Oregon moves closer to a bar exam alternative

REUTERS/Yara Nardi
  • Oregon is the first state, other than Wisconsin, to consider licensing a sizable cohort of new lawyers without the bar exam
  • Two proposed alternative pathways got an early green light from the state's high court on Tuesday

(Reuters) - The Oregon Supreme Court has signaled its early support for allowing some attorneys to become licensed without taking the bar exam, in a move that has been closely watched by other states.

The court on Tuesday “approved in concept” one state bar proposal that would allow law graduates to become licensed after working under the supervision of an experienced attorney for 1,000 to 1,500 hours, and another under which Oregon law students would spend their last two years of law school completing a series of practice-based coursework.

Currently, only Wisconsin maintains an ongoing "diploma privilege" that enables graduates of the state's two law schools to be licensed without passing the bar. New Hampshire allows a small cohort of law students who complete a specialized curriculum to bypass the bar. But the Oregon proposals would be larger in scale, offering bar exam alternatives to law students within and outside of the state.

The proposals from the Oregon State Board of Bar Examiners generated interest from bar exam reformers nationwide who hope they will become a model for other states. Critics of the test say it relies too heavily on the memorization of law, and doesn't gauge the myriad practical skills new lawyers need.

Oregon was one of five states that adopted some form of diploma privilege in the early months of the COVID-19 pandemic, allowing law graduates to become licensed without taking the bar exam. But all five states have since returned to requiring the bar exam.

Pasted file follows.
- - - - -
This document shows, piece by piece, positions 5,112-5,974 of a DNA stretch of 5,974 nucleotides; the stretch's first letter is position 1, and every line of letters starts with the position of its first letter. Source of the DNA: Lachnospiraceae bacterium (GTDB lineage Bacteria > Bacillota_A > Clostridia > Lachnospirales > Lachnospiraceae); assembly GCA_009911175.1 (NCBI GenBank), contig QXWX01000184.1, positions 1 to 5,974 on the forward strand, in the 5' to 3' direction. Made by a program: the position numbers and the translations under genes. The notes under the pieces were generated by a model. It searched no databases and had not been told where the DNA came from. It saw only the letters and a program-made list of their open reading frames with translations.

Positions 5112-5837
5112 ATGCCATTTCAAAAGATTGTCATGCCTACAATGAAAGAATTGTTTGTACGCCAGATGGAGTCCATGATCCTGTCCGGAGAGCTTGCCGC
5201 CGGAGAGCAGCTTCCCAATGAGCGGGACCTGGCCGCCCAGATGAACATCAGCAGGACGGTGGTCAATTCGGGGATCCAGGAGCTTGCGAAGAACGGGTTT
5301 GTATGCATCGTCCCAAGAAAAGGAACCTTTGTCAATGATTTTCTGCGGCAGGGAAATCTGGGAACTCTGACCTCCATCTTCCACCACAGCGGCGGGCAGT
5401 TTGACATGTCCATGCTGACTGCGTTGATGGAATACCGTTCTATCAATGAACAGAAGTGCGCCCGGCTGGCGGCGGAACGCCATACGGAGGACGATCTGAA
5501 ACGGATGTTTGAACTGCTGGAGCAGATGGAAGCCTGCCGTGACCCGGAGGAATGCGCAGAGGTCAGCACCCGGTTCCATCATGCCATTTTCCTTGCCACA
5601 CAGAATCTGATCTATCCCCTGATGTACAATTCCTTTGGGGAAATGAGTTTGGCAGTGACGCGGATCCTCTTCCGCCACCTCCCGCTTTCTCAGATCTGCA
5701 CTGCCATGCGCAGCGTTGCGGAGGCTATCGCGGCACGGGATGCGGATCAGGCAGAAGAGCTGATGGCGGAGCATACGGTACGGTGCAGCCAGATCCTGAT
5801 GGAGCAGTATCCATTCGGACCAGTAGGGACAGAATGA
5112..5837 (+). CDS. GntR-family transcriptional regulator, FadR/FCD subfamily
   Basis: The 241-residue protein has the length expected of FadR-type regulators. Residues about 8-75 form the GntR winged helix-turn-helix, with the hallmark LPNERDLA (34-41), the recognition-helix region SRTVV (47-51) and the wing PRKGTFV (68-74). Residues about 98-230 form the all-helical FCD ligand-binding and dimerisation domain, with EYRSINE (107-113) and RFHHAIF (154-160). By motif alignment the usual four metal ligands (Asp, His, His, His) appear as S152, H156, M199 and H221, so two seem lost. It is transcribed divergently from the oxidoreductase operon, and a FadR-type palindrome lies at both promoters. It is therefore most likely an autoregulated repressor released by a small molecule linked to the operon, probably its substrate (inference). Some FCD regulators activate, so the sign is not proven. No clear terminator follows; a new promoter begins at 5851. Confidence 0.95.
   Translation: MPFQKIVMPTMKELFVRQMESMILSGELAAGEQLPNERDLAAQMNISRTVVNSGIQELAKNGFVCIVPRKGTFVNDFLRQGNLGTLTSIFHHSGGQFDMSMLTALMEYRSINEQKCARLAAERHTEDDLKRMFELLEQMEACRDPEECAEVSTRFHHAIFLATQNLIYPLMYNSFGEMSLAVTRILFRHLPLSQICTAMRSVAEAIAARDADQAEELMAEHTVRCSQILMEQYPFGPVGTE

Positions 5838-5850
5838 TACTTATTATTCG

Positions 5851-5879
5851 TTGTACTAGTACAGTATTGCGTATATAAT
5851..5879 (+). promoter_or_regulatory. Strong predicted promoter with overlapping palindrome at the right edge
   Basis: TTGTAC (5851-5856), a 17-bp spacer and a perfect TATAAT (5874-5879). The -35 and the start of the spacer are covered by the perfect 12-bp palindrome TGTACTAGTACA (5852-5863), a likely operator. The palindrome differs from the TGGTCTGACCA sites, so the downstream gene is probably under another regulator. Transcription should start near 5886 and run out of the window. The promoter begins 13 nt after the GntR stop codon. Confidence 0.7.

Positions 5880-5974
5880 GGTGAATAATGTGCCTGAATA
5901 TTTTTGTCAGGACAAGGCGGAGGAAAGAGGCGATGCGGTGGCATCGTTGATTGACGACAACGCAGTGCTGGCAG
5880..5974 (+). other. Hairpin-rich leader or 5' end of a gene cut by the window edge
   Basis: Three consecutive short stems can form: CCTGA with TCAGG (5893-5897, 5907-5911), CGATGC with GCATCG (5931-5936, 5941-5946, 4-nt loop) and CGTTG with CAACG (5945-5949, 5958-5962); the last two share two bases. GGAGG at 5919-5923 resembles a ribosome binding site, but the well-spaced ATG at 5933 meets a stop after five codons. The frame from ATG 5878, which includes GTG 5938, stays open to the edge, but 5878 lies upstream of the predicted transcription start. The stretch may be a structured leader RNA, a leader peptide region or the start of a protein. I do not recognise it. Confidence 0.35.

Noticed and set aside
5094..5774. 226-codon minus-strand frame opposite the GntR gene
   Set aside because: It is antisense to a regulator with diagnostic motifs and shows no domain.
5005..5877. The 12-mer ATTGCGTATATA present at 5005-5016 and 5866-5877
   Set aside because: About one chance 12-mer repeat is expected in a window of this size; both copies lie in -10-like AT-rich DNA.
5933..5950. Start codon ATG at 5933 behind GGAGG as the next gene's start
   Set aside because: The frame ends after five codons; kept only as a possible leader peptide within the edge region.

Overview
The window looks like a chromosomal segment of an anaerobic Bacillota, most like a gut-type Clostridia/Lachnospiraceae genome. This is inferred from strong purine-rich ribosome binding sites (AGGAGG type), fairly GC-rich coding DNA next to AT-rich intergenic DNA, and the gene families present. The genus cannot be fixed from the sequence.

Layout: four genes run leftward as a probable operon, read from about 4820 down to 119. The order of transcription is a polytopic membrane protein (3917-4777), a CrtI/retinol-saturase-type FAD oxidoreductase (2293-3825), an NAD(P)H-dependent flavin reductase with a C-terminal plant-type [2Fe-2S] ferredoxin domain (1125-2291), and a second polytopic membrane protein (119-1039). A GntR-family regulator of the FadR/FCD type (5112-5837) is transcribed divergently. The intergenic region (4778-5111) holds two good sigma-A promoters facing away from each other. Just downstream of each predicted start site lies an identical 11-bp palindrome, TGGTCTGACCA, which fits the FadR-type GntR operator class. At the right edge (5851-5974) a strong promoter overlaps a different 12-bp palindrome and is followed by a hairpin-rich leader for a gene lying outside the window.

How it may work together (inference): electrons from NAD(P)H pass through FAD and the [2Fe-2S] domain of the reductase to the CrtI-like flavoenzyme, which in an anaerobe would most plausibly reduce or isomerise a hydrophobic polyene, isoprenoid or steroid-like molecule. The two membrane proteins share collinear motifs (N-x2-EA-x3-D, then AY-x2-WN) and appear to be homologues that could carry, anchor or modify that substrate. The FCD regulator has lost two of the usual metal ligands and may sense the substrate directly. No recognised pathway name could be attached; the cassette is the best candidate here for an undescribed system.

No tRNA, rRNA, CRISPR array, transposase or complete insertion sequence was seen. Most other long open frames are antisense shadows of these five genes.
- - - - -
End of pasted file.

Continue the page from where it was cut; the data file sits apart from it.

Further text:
The alternative pathways in Oregon will still require further approval from the court, which has the final say on attorney licensing. But the Tuesday votes clears the way for the Board of Bar Examiners to establish a committee that will nail down the details and implementation.

“It’s hard to go so far without a mutual commitment from the judiciary," said Willamette University law dean Brian Gallini, who served on the initial state bar task force that spent more than a year developing the proposals. "That’s what we got yesterday."

Read more:

Oregon takes a step forward in alternative licensure of attorneys

California bar approves temporary licensure program for new law school grads

Reporting by Karen Sloan

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Karen Sloan reports on law firms, law schools, and the business of law. Reach her at karen.sloan@thomsonreuters.com